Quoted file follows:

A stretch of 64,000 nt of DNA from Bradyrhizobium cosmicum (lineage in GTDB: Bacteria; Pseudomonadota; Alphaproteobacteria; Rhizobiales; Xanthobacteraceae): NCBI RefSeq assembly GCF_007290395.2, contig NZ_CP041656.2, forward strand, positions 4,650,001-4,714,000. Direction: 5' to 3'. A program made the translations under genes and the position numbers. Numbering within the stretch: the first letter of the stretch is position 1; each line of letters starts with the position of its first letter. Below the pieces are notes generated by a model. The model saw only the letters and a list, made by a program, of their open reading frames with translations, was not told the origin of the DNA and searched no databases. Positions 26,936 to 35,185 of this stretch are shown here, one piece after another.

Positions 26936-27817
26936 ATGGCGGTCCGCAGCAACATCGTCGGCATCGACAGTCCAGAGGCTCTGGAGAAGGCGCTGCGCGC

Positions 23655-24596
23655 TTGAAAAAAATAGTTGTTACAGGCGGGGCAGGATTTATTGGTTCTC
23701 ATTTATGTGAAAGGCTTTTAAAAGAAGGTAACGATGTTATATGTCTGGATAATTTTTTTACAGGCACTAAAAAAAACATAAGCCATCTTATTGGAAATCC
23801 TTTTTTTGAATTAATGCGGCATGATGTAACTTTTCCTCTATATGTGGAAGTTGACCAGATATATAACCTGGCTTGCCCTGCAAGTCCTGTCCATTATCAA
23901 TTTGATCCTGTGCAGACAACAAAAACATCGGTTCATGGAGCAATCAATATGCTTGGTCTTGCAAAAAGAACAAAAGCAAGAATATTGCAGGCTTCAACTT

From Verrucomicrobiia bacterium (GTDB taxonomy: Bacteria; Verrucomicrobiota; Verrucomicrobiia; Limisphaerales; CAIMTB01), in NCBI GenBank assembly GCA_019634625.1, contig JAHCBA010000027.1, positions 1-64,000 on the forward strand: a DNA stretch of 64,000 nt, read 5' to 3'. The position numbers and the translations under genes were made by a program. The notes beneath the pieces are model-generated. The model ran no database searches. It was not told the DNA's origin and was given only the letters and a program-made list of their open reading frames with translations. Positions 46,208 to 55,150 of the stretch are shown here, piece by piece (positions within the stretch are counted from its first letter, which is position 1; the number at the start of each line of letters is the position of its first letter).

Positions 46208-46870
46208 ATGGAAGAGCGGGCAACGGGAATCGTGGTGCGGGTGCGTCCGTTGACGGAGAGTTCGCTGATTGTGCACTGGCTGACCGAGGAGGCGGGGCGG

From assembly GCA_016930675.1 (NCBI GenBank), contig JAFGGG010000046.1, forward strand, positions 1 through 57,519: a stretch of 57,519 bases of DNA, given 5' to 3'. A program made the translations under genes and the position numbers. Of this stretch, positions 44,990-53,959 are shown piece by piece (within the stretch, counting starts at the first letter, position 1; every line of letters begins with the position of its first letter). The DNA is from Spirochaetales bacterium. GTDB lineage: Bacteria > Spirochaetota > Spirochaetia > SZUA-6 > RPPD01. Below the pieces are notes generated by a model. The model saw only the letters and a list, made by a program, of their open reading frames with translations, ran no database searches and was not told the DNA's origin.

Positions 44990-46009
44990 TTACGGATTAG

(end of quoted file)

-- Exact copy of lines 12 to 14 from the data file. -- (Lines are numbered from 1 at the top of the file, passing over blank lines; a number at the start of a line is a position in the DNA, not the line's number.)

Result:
From assembly GCA_016930675.1 (NCBI GenBank), contig JAFGGG010000046.1, forward strand, positions 1 through 57,519: a stretch of 57,519 bases of DNA, given 5' to 3'. A program made the translations under genes and the position numbers. Of this stretch, positions 44,990-53,959 are shown piece by piece (within the stretch, counting starts at the first letter, position 1; every line of letters begins with the position of its first letter). The DNA is from Spirochaetales bacterium. GTDB lineage: Bacteria > Spirochaetota > Spirochaetia > SZUA-6 > RPPD01. Below the pieces are notes generated by a model. The model saw only the letters and a list, made by a program, of their open reading frames with translations, ran no database searches and was not told the DNA's origin.

Positions 44990-46009
44990 TTACGGATTAG